Proton Therapy (also known as proton beam therapy) is a newer treatment for cancer that allows for more precise targeting of cancer cells. It is the most technologically advanced method to deliver radiation treatments for cancer today. Instead of using X-rays (also known as photon beam therapy) like traditional radiation treatment, it uses protons to send beams of high energy that can target tumors more precisely than X-ray radiation. Because it is more precise than some other radiation therapy treatments, it is better for treating cancer in hard-to-reach areas of the body.
How Does Proton Therapy Work?
Proton therapy uses protons (positively charged atoms) to destroy cancer cells. Its high degree of accuracy means that it can locate and damage the DNA in cancer cells while minimizing exposure to surrounding tissue. Not only is it more accurate, it also deposits less low-energy radiation when entering and leaving the body, so there is less exposure to nearby healthy tissue. In comparison, X-ray radiation therapy, while still effective at destroying cancer cells, exposes much more healthy tissue to the radiation.
Who Are Good Candidates for Proton Therapy?
Proton therapy is ideal for head and neck, spine, breast, bone, brain and prostate cancers. Particularly good candidates for proton therapy are patients with solid tumors near sensitive organs, like the brain, breast or lungs. Proton therapy is recommended for many pediatric cancer treatments as well, as it is believed to reduce the risk of children developing secondary cancers from their initial treatment later in life. It is also beneficial for treating ocular and recurrent cancers. Proton therapy is the safest radiation treatment available to treat recurrent tumors previously treated with radiation.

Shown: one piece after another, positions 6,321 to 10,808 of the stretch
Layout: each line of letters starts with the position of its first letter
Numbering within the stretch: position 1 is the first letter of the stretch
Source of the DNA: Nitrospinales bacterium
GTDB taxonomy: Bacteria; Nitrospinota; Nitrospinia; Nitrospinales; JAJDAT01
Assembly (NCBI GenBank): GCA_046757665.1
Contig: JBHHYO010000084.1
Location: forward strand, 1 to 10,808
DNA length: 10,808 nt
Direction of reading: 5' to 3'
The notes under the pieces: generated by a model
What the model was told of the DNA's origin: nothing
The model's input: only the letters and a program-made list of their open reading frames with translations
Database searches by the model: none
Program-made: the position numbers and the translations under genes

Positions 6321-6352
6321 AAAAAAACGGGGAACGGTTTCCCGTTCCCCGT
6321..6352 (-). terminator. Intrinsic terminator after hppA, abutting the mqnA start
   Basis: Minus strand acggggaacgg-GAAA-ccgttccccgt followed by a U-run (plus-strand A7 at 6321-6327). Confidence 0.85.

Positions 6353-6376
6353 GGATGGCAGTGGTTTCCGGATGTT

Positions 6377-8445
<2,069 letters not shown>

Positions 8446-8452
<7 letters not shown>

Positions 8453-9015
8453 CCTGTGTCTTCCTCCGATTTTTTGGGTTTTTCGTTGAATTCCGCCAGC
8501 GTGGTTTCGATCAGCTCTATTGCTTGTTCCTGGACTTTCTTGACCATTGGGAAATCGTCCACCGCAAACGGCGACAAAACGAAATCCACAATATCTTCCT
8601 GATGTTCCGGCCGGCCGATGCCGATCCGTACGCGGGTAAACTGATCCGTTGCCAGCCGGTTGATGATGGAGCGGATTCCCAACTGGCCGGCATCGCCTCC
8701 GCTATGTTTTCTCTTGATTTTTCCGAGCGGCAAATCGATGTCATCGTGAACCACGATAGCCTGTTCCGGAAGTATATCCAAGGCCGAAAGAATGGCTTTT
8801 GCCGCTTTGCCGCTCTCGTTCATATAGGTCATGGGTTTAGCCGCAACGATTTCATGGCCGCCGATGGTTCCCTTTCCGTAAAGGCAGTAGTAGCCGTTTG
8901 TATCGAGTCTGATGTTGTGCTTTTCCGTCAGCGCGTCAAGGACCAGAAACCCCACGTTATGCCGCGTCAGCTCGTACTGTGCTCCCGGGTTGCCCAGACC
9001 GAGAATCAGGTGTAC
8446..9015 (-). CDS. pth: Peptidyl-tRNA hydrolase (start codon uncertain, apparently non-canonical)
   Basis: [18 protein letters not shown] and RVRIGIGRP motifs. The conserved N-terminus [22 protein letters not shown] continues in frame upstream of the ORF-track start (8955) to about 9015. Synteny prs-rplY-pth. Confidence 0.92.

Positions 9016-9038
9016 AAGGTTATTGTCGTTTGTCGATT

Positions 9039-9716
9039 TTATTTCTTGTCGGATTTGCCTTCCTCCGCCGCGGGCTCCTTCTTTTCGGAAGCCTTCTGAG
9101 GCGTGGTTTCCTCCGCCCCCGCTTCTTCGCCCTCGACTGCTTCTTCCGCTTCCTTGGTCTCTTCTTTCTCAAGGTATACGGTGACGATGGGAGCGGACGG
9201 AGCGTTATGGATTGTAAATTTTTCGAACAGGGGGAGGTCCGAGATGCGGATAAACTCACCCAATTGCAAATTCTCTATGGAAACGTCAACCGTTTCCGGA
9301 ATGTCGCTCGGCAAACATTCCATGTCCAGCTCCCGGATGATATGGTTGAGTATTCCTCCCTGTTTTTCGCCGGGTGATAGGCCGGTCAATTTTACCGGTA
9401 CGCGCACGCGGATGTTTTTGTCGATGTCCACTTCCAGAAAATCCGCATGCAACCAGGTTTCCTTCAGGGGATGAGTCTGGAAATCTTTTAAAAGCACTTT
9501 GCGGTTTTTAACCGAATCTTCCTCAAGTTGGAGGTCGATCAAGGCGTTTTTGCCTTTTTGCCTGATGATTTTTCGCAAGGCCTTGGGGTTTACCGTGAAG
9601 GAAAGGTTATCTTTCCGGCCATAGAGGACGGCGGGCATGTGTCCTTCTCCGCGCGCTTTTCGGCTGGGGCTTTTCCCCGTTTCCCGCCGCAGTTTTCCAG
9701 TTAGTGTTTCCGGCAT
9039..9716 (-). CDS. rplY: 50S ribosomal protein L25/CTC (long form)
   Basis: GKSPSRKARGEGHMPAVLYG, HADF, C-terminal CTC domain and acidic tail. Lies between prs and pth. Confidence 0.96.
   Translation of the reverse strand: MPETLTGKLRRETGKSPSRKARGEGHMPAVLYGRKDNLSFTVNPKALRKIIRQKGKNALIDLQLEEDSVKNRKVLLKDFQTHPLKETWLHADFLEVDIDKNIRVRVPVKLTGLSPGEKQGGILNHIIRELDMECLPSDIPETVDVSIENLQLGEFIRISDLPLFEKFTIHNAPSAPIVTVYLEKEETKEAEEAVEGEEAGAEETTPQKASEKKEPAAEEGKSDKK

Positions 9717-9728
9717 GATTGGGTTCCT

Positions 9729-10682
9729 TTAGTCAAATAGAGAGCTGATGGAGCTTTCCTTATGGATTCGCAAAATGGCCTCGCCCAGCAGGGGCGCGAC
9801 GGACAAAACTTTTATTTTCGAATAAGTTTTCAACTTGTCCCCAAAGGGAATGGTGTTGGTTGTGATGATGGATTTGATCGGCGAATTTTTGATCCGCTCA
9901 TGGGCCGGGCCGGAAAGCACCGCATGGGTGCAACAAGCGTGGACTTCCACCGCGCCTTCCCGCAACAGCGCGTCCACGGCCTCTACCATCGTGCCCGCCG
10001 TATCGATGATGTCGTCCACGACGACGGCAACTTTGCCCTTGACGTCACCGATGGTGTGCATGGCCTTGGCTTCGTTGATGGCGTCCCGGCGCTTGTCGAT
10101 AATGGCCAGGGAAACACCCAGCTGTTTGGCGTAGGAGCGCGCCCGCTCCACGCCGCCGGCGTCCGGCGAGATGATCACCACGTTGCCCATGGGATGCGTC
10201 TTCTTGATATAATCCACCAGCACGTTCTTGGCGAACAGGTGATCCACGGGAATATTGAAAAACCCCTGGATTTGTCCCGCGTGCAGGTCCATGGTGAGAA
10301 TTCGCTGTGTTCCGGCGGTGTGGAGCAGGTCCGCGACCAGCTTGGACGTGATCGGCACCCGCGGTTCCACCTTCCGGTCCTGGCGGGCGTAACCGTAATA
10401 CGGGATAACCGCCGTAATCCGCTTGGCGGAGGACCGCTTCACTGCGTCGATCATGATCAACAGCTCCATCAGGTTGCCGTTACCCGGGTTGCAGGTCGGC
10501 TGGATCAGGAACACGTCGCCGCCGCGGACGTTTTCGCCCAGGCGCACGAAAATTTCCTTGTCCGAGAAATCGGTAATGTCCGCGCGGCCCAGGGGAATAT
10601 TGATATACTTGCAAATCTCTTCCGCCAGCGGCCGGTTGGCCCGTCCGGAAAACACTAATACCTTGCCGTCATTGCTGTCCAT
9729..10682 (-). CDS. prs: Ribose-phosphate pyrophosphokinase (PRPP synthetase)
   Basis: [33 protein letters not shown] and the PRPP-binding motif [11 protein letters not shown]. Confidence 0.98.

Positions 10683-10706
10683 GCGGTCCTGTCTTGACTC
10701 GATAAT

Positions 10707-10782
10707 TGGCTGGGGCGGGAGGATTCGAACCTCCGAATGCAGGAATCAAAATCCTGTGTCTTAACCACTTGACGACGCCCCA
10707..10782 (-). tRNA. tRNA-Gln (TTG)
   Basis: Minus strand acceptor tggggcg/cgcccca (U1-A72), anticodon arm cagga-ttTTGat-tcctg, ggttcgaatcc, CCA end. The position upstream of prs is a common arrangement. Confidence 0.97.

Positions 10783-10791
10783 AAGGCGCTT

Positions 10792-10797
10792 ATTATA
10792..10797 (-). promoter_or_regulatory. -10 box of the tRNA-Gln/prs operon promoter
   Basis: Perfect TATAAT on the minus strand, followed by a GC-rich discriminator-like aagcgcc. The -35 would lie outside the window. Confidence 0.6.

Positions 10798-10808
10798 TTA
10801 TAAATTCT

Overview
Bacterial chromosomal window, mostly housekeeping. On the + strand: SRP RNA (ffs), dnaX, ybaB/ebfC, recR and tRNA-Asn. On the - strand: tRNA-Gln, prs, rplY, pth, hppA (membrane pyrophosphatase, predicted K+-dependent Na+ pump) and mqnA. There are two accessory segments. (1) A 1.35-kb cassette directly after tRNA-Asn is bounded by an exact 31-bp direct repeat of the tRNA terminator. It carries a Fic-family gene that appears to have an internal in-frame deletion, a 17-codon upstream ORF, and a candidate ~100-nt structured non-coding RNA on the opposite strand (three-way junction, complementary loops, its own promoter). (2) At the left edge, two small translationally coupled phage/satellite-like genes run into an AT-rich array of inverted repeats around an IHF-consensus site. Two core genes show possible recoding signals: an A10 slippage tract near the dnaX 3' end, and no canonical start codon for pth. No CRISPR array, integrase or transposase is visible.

Benefits of Proton Therapy
Proton therapy offers some unique advantages to both doctors and patients including fewer harmful side effects, more direct impact on the tumor, and more effective tumor control. Here are some of the many benefits proton therapy offers:
- Non-invasive and painless
- Delivers a higher level of radiation than current radiation therapies
- Causes less damage to surrounding tissues
- Can target critical areas
- Produces fewer/milder side effects short and long term
- Potentially higher cure rates – physicians can deliver higher doses of radiation to cancerous tumors
- Short treatment sessions – 15-45 minutes
- Significantly reduced chances of developing a secondary cancer due to radiation
- Can be used to treat recurrent cancer
How Is Proton Radiation Therapy Different from Standard Radiation Therapy?
Both standard radiation therapy and proton therapy damage the cellular DNA in cancer cells. The biggest advantage of proton therapy, however, is that protons slowly deposit their energy as they travel towards the cancerous tumor and then, due to a unique physical characteristic called the Bragg Peak, deposit the majority of the radiation dose directly in the tumor and travel no further through the body. Thus, less surrounding tissue/organs receive radiation, lowering the risk of unwanted complications and side effects.
Less Unnecessary Radiation to Healthy Tissues
X-rays, which are used in standard radiation therapy treatments, deposit the largest concentration of the radiation dose immediately upon entering the body while traveling to the tumor. X-rays also continue to travel through the body after depositing radiation in the intended tumor until they exit out the other side. This results in the delivery of unnecessary radiation to more healthy tissue and organs. Protons stop after depositing the radiation dose in the tumor.
New KCUC Proton Therapy Treatment Facility Coming Soon
At KCUC Urology and Oncology, we bring the latest and best treatments to our patients. Our new Kansas City Proton Institute (KCPI) is not only one of the first proton therapy centers in the KC area, our center will be the only office-based radiation facility. That means increased convenience and lower costs for our patients. They will be in and out faster with much less hassle than if it was in a typical big hospital setting.